Saturday, November 13, 1999

Appreciate Every Day With Your Horse - Laura Curtis

TRUE TALES, by Laura Curtis

I was glad I had my sunglasses on; I didn`t want my vet to see me crying. The vet had just finished a rectal exam on my horse and was giving me the bad news. Dakota is my fiery bay Arabian gelding. We have been together ten years now. When I got Dakota, he was four years old, recently gelded, and well on his way to an unpleasant end. He had gotten aggressive and quite explosive to any provocation imagined or real due to mistreatment. Together, after lots of patience and time and love, he and I became the best of friends; he would do anything I asked of him. I had even had people walk up to me and ask to buy him for their children--quite a metamorphosis from his previous self. My life has revolved around this horse since I bought him--I love him dearly.

Last year while out trail riding he began to wring his tail. I thought perhaps he had dry skin although he showed no indication of it. Dakota is an extremely sensitive horse. For instance, he cannot tolerate square saddle blankets because he can`t stand the occasional touch of the corner of the blanket. He tends to react rather explosively in relation to the irritant--the touch of the corner of a square saddle blanket would launch him into a fit of bucking. So, I began to feed him corn oil. His aggravation and tail wringing only worsened while out riding. He also began to buck--not his usual `I`m happy to be alive` buck, but an unhappy, `something is bothering me` buck. I talked to my vet, and he suggested a fungal shampoo every day for 14 days. Maybe Dakota had seborrea, although again he showed no sign of it. We tried that to no avail--back to the vet who then suggested an anti-bacterial shampoo for 14 more days. This didn`t help either. Dakota had progressed to the point of being unridable. He would refuse to move at all after about 20 minutes of riding--even when I dismounted and tried to lead him home. He seemed to show no discomfort, however, when free in his paddock. The trigger for the behavior was either weight on his back or possibly the cinch. When I unsaddled Dakota, he would bite viciously at his sides, especially his right side. When I groomed his back over the loin area, he`d stretch his head up and roll his eyes, like I was scratching a terrible itch, and it felt so good. Something was definitely wrong--we just had to figure out what it was. I called my vet again who vaguely suggested that perhaps it was something to do with my tack or perhaps my saddle blanket was irritating Dakota. I tried not to get upset about this suggestion. I know my horse, and it was definitely not my tack. It had now been close to a year since the onset of Dakota`s vague but troubling symptoms. Nevertheless, I purchased a new saddle blanket that was a different material than what my previous blanket was made of. It did not help. Again I called my vet and persisted that we look further. Our next step was to take a skin biopsy to check for allergies. He did show some indication of allergies, so we did a blood test. Dakota showed up as being mildly allergic to barley, which I was feeding him, and grass hay, which I had also been trying to feed him, but which he wasn`t eating very well. My vet said that even though Dakota was not reacting strongly to these two items, they might be bothering him enough to cause Dakota to display that behavior that he was. We changed his diet to eliminate everything he was allergic to.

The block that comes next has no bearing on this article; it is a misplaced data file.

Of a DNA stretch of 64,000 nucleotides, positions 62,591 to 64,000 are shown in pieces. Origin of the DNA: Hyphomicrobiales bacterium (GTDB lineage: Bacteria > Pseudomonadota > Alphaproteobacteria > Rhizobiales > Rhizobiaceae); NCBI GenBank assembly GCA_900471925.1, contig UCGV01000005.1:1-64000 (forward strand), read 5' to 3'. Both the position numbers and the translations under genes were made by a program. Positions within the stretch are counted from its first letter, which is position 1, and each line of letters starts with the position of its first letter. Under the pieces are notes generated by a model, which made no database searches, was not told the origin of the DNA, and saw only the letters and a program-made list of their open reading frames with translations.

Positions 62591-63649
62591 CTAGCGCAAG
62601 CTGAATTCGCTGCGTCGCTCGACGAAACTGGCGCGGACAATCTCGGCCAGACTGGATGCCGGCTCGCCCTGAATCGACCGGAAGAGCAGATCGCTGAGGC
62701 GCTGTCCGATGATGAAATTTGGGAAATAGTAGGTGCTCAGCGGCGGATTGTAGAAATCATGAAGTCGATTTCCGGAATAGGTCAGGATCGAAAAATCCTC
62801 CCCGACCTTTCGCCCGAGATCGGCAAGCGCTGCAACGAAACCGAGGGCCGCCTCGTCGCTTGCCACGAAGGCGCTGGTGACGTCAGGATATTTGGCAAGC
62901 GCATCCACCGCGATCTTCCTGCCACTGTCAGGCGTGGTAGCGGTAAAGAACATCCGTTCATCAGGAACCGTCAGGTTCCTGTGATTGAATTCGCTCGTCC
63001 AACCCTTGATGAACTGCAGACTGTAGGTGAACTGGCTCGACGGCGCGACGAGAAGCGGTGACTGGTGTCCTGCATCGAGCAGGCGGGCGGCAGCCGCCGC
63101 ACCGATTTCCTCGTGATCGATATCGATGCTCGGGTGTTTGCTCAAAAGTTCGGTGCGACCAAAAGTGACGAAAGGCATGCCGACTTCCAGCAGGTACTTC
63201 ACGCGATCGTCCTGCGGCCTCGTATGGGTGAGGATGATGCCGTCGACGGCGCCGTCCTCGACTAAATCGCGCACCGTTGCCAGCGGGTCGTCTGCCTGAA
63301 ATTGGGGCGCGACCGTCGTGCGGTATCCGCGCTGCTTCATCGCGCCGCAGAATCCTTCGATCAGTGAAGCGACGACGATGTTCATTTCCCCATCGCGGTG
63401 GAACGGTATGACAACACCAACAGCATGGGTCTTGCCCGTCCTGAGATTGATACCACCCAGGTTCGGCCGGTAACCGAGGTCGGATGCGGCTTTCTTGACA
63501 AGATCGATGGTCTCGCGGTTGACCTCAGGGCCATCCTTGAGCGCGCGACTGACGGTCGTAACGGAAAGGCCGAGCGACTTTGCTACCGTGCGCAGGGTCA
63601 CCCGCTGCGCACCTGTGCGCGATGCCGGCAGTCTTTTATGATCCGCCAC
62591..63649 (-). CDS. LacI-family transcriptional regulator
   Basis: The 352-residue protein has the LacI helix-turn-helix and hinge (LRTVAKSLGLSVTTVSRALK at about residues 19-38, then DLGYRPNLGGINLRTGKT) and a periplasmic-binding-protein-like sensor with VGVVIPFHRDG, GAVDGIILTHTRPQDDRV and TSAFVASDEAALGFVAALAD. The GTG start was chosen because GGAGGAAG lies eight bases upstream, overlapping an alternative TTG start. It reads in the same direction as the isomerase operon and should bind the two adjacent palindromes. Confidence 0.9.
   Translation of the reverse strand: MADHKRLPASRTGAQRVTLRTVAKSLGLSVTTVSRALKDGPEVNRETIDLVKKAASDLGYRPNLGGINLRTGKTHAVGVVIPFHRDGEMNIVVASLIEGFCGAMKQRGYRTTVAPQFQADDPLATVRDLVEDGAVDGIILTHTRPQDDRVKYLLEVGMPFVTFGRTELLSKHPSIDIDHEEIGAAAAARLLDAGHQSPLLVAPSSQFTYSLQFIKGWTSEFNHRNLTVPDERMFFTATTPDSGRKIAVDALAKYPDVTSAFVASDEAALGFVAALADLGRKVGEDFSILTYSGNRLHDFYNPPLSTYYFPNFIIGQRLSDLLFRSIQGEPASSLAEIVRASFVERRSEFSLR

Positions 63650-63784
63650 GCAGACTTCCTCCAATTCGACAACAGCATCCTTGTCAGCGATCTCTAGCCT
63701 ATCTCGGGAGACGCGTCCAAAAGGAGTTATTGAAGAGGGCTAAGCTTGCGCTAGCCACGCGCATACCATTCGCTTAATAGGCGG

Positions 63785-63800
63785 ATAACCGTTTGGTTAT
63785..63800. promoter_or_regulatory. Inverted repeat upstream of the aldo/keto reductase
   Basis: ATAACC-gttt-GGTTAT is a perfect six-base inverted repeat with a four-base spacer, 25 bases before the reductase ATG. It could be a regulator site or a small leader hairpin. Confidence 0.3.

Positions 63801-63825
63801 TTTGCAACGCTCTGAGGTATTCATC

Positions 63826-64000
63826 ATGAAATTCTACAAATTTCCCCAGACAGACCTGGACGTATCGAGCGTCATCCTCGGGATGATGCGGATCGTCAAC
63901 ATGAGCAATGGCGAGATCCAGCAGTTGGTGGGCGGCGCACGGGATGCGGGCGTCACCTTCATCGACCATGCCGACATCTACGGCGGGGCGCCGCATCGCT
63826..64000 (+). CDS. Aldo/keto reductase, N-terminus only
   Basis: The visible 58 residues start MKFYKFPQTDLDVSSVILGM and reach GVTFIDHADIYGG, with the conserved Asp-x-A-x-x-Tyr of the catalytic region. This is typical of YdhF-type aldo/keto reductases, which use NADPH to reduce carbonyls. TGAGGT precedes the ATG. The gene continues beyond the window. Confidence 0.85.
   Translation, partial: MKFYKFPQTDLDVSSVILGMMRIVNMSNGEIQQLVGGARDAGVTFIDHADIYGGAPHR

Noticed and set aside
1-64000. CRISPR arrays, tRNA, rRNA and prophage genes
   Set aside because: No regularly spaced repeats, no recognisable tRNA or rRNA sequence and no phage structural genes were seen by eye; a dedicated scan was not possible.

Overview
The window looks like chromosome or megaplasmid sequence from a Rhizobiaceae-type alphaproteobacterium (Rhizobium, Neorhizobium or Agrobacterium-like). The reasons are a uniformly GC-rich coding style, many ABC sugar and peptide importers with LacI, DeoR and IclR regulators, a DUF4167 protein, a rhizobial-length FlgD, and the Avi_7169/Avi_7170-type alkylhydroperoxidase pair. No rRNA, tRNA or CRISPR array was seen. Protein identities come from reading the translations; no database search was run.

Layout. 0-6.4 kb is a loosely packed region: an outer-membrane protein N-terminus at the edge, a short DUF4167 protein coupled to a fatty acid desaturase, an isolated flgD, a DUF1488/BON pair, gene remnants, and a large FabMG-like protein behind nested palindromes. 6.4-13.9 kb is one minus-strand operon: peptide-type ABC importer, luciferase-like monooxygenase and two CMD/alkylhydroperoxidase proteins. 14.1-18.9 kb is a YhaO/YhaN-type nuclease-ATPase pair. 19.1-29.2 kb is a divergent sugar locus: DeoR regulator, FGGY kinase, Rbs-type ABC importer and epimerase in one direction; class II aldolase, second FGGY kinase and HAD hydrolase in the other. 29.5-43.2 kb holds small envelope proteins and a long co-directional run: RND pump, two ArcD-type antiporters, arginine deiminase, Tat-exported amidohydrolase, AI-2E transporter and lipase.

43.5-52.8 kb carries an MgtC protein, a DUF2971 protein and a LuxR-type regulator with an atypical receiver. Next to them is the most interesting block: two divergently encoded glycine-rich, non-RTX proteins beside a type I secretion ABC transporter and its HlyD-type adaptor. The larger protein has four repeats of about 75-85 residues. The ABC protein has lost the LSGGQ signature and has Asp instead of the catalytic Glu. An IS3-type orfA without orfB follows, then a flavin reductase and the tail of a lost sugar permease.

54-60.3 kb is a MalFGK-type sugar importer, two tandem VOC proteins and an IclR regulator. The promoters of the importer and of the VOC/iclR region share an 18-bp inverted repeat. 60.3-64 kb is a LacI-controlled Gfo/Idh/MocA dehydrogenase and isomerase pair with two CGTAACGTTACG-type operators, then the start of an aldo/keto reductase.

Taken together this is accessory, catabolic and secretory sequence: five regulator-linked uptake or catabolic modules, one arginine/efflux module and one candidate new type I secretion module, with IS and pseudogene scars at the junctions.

Several months later he was still no better. My vet came out to examine him once again. After pausing for several seconds in thought, he noticed that Dakota`s sheath was slightly enlarged, which I had noticed, too. I had also noticed that Dakota`s stream when he urinated was not as strong as it used to be. Both of these symptoms came on quickly--within two weeks. My vet decided to do a rectal exam. Sure enough, he could feel a large mass above Dakota`s bladder, and the bladder which normally is paper thin membrane felt thickened to my vet.. We then decided to take him in for an ultrasound and biopsy. The tumor turned out to be a lipoma which is a fatty tumor. Unfortunately, it`s location precluded it`s removal as it was sitting right on top of a large nerve bundle. Dakota has now developed these fatty tumors in his girth area in addition to the internal one we now knew about and the ones on his sheath. We did a urinalysis which turned out normal. Dakota bites at himself like he`s itchy. He rolls frequently. He does not run madly around his paddock with his tail flagged as often as he used to. He yawns often which my vet told me can be a sign of discomfort in horses. But my vet said that he could live a long life--I just can`t ride him anymore. I was devastated. I had always thought that if we just kept looking we would find and fix the problem. I never dreamed it would be something we couldn`t fix. We have to watch Dakota now and when the time comes that he`s no longer comfortable, I`ll have to call my vet again to put him to sleep. I have since found out that a significant number of colics that progress to surgery turn out to be these tumors.

I had ridden Dakota constantly since I had gotten him. We had the best times together. He was my escape, my salvation, my friend. Appreciate every day with your horse; we can`t take those moments for granted.

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